A Focal Point Interview with Attorney Shawn Stevens
Shawn K. Stevens, one of the few attorneys in the U.S. whose entire practice is in representing the food industry, will bring his expertise to the packaging conference Focal Point 2014 on October 14 in Stevens Point, Wisconsin. Register now and save $70.
Stevens will present "Where Food Packaging and FDA Regulation and Enforcement Collide: How to Package Your Risk on the New Food Safety Battleground."
Registration for the conference is online at http://conta.cc/1sYCWQU
More information about the conference is online at http://www.uwsp.edu/wist/Pages/focal-point/default.aspx
We asked Stevens, in an email interview, to talk about his role, to comment on current regulations impacting the food packaging industry, and to provide a brief preview of his presentation.
WIST: Please can you describe the role Gass Weber Mullins plays in food packaging and legislation matters?
Shawn Stevens: Packaging is meant to preserve and protect the safety of food, not increase its exposure and risk. When it passed the Food Safety Modernization Act (FSMA), Congress gave FDA the enormous responsibility of substantially improving the safety of our food supply. The new law imposes significant new legal and regulatory requirements on the food industry, and gives FDA vast new enforcement powers. For the first time ever, FDA regulated food companies will be required to closely scrutinize every aspect of their operations (including their packaging) to identify and contain any potential food safety risk.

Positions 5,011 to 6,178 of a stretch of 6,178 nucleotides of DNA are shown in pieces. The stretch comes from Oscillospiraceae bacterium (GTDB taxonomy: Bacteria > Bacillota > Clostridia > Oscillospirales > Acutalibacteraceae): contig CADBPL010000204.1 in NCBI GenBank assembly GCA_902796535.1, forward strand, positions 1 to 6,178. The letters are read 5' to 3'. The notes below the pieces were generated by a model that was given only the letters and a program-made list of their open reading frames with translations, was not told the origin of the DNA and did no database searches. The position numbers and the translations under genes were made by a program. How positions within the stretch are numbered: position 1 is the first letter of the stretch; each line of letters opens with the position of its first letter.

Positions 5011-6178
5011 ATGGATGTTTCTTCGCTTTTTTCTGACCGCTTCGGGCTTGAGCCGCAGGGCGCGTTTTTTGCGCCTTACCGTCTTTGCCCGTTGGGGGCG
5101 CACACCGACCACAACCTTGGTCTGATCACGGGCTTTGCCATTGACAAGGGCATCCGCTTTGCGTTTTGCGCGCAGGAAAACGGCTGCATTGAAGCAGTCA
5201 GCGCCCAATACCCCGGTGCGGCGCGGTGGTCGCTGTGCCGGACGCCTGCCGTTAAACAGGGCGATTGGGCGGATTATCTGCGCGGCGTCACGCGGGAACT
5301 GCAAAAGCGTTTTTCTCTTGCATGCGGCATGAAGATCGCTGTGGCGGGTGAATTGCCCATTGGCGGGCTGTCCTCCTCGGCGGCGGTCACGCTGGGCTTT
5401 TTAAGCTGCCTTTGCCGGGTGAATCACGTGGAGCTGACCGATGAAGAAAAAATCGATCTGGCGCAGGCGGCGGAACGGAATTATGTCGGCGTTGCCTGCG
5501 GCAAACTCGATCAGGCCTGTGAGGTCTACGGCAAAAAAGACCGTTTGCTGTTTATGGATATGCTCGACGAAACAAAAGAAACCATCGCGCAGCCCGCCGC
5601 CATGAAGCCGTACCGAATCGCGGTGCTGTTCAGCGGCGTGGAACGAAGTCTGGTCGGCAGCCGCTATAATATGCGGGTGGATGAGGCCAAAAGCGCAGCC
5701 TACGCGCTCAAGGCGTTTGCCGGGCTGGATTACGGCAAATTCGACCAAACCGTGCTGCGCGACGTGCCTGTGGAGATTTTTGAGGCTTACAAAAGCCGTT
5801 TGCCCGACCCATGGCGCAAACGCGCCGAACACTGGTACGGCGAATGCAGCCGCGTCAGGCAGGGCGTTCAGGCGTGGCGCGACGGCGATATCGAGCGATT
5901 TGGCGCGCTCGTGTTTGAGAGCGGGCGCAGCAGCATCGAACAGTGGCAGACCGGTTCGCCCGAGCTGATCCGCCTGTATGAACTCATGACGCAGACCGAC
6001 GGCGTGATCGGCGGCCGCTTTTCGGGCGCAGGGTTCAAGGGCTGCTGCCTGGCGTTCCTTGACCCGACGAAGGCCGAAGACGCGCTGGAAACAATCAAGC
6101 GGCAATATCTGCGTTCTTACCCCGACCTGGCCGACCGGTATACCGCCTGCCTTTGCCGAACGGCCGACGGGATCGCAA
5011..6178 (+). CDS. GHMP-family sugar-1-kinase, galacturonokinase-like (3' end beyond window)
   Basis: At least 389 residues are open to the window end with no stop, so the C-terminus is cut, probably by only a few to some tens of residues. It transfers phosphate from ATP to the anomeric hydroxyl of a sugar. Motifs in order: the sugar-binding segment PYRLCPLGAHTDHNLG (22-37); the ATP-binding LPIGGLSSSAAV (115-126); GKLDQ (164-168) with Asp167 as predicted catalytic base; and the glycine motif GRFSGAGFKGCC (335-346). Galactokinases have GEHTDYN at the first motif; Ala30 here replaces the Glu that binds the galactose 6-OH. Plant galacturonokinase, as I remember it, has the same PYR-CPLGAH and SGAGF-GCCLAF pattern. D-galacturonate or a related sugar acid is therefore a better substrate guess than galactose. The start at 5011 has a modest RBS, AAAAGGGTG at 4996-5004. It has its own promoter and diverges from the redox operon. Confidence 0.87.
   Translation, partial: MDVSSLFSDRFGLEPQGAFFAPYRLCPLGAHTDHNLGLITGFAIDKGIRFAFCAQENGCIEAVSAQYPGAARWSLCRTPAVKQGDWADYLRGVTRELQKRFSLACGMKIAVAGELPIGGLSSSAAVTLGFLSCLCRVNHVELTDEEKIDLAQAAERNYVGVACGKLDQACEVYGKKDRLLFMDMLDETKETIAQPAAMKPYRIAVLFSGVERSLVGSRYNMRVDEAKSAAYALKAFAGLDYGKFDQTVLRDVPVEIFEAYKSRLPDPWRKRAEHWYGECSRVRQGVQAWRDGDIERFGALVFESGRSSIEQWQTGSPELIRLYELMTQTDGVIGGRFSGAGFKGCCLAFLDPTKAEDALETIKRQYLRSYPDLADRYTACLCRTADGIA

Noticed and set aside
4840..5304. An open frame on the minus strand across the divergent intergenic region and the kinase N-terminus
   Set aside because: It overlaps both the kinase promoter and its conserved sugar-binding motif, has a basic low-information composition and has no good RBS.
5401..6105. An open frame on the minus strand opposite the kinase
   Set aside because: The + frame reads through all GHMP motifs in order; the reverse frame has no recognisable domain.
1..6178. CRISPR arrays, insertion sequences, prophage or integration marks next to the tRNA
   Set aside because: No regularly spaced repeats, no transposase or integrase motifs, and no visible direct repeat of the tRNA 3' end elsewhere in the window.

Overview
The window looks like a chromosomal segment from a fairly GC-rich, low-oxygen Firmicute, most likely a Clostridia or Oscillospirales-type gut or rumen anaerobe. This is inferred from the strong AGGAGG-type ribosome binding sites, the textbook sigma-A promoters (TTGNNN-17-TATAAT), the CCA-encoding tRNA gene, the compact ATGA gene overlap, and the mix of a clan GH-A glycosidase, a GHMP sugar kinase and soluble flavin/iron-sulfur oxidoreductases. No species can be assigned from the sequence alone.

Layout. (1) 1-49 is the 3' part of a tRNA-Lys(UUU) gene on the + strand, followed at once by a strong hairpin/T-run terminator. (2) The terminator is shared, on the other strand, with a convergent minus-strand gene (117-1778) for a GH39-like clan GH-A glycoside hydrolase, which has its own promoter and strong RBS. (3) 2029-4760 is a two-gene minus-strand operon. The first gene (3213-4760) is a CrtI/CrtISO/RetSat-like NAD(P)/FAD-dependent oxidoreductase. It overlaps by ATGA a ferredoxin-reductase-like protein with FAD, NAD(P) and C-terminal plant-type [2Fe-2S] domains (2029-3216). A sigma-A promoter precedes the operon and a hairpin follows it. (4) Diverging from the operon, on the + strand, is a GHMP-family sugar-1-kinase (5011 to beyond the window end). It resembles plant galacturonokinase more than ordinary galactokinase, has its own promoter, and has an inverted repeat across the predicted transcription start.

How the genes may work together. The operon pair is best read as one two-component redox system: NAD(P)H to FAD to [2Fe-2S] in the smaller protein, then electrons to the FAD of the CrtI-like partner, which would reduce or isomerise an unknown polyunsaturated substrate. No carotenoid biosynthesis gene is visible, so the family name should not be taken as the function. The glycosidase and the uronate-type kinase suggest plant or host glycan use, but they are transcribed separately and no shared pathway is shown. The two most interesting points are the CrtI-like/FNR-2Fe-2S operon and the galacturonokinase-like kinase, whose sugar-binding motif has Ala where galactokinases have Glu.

So, what role do I play when it comes to improving food safety in this new and dynamic environment? I follow two paths. As a national food safety advocate and speaker, I continuously challenge both regulators and industry to embrace new regulations and industry standards that recognize the critical importance of food safety at every level in the supply chain. This directly impacts and includes food safety awareness and standards that apply to food packaging, an area that’s unfortunately often overlooked.
As a national food safety lawyer, I work very closely with industry clients helping them identify and then also contain food safety risk. These efforts including working with clients to ensure that the packaging solutions they have developed and sourced align with the broader goal of increasing the integrity and safety of their finished products. And, sometimes, this requires that I force my clients to embrace a paradigm shift, challenging them not to view food packaging as a burden creating additional complexity and cost, but as an insurance policy to better protect the quality and safety of their products.
Food Safety is a complex business, and if food companies are going to compete successfully, and also survive the scrutiny of FDA and the new powers granted to it under FSMA, they need to partner with suppliers who can consistently deliver on integrity and safety.
WIST: What is the single biggest regulatory issue currently impacting food packaging manufacturers and converters?